The Georgia Cold Case Project
summaries, participating in conference calls and meetings, and traveling to DFCS sites. The Project Lead Fellow committed to 20 hous per week. The one-year fellowships began on April 1, 2009.
On April 2, 2009 a kick-off luncheon was held to welcome all Fellows to the project and introduce staff. Fellows continued to meet weekly on Fridays either in person or by telephone for training, panel presentations, group discussions, and case deliberations. Numerous hours were devoted by Fellows for these project tasks. Free Google applications served as the cornerstone of communication and information sharing throughout the project, including Gmail, Google docs (where documents can be shared and edited by a group), and Google calendar (which allows permission to be granted for others to view calendars).
Developing & Testing File Review Forms
A series of file review forms were developed to systematically capture data on the cold cases. Numerous instruments were reviewed, including the federal CFSR data collection forms, the Georgia Court Improvement Project data collection instrument, and forms designed for the Georgia DFCS-Casey Family Program Permanency Roundtable Project. During April 2009 ARS conducted preliminary file reviews. Since the initial field testing represented the first examination of DFCS case files, there were many questions surrounding the availability and organization of data in the DFCS files. The purpose of the field test was to refine the instruments and define a file review protocol that could be implemented by the Fellows. A preliminary list of 88 long-term foster children in DFCS custody was selected for field testing of instruments.
Five test case reviews were conducted by ARS, the Project Lead Fellow, and a senior project advisor during the first week of April 2009 in Clayton and Carroll Counties. Reviews required approximately four hours each to complete. The information gained during these initial reviews was used to make extensive edits to the form. The form was reorganized, questions were edited, new questions were added, and many questions were deleted. The original draft of eleven pages with 100 questions was edited into an eight- page form with 66 questions.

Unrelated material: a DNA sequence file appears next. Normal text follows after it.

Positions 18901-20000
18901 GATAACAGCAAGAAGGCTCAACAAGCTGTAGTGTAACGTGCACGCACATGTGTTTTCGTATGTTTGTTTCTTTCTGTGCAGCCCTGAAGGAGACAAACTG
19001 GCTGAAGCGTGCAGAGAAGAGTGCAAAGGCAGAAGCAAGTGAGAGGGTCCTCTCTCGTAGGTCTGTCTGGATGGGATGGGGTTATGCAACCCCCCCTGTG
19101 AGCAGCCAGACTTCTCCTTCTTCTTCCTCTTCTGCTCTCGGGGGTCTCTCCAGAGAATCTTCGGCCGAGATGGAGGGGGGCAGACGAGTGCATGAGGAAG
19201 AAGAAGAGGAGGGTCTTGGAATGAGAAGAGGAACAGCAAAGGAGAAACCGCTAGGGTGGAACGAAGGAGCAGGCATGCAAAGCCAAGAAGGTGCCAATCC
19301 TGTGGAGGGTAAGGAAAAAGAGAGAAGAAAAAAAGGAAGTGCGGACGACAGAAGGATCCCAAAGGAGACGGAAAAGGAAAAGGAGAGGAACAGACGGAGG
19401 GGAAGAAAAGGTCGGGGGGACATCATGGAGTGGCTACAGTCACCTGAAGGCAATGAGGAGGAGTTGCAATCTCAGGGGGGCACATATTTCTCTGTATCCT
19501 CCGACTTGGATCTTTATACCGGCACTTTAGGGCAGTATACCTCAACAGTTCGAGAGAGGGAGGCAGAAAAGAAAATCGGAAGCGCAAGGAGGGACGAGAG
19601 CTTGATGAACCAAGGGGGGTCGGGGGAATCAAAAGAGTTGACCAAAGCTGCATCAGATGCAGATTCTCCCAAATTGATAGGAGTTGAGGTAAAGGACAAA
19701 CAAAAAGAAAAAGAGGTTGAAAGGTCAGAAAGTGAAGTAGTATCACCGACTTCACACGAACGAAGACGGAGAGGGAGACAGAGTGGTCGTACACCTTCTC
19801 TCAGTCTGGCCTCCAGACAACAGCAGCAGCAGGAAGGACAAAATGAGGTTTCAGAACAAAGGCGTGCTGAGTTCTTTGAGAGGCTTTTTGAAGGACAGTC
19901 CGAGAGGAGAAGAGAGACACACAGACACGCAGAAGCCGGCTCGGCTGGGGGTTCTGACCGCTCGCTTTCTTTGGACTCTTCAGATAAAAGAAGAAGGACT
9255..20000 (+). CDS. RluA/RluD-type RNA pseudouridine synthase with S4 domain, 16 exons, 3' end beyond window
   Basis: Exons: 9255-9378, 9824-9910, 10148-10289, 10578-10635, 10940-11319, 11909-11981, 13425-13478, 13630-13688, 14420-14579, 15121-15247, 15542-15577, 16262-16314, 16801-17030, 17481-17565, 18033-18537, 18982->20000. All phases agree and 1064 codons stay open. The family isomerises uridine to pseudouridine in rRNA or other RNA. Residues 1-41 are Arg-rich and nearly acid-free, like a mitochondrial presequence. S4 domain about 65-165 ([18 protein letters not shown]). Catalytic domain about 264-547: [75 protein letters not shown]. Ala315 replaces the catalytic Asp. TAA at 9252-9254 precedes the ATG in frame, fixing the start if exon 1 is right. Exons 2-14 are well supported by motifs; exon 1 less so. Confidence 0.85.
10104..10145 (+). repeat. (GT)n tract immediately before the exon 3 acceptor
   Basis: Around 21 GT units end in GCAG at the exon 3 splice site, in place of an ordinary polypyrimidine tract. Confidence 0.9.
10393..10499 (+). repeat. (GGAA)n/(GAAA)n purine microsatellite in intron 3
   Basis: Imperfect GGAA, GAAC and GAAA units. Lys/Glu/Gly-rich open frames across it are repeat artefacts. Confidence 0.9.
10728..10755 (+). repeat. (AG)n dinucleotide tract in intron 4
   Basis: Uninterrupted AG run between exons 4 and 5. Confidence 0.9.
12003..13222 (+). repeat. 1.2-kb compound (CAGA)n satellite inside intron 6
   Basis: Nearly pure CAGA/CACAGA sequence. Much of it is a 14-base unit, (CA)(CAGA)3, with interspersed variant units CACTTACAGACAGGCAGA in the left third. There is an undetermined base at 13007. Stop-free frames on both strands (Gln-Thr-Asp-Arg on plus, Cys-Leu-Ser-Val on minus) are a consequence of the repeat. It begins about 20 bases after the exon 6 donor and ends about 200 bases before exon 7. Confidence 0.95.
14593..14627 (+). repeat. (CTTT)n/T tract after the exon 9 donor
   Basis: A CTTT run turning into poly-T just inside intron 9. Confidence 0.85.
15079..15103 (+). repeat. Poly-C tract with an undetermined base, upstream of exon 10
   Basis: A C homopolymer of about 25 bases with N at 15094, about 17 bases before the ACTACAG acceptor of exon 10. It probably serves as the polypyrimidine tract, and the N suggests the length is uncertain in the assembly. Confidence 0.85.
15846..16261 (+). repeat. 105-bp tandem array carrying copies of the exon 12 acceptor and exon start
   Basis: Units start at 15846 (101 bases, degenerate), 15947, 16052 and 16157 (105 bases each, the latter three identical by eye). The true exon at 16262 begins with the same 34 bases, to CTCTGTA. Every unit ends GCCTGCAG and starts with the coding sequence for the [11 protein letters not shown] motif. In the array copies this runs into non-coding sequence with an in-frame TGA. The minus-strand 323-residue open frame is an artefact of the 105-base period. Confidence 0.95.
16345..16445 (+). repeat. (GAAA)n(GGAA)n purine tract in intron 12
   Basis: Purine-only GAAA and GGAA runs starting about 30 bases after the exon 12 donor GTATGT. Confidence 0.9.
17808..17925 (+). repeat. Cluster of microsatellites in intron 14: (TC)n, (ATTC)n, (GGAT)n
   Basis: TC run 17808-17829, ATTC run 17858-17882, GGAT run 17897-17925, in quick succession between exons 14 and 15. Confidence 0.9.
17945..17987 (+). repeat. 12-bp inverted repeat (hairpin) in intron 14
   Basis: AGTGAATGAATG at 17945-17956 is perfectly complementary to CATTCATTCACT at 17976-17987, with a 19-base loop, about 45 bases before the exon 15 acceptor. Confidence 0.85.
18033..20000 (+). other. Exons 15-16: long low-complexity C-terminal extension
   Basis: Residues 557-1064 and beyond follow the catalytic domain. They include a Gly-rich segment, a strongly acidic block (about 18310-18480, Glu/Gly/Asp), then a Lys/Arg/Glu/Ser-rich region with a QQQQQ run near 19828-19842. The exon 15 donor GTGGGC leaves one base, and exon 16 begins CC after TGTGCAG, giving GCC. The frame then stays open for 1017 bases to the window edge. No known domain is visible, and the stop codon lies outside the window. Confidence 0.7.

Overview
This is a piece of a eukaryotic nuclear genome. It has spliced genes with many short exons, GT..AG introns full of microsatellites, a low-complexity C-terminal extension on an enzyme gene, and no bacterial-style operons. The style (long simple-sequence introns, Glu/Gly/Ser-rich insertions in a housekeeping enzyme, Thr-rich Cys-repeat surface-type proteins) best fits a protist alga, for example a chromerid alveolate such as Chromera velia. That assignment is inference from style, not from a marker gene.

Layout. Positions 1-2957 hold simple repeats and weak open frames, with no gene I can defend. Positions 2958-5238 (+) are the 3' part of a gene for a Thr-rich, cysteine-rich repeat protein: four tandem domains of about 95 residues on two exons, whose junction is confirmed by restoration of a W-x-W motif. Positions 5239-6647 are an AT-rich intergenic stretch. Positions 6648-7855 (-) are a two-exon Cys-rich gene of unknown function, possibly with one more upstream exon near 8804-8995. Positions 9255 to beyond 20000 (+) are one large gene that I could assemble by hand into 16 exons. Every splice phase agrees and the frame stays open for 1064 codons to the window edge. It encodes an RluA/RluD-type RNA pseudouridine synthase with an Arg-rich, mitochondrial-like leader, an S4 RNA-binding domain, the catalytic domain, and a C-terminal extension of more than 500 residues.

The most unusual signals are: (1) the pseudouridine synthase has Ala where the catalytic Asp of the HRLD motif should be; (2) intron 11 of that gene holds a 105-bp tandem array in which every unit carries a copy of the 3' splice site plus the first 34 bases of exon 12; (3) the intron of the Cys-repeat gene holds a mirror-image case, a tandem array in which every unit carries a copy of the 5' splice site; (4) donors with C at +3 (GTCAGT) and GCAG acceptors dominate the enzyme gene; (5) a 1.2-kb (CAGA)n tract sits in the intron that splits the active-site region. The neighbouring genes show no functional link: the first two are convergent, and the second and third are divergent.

The pilot forms, designed as the “Cold Case Packet,” were presented to the Fellows for review. ARS selected a sample of 21 more cases for final field testing of the packet with the Fellows. The packet contained an array of documents required for each case review, including: Cold Case Data Collection Form, Interview Protocol (instructions and questions to ask case managers in post-review interviews), Narrative Summary Instructions (instructions for writing a narrative review of the case), Cold Case Activity Sheet (timesheet), and four pages of Psychological Assessment data collection forms. The 26 pilot cases in thirteen counties were distributed by geographic location (urban/rural), age, and sex. The pilot phase efforts culminated in the final Cold Case Packet, presented in Appendix B to this report.
Institutional Review Board (IRB) Approval
Since the project involved evaluation research on human subjects (under the custody of DFCS), Department of Human Resources (DHR) Institutional Review Board (IRB) approval was required. An IRB is a committee formally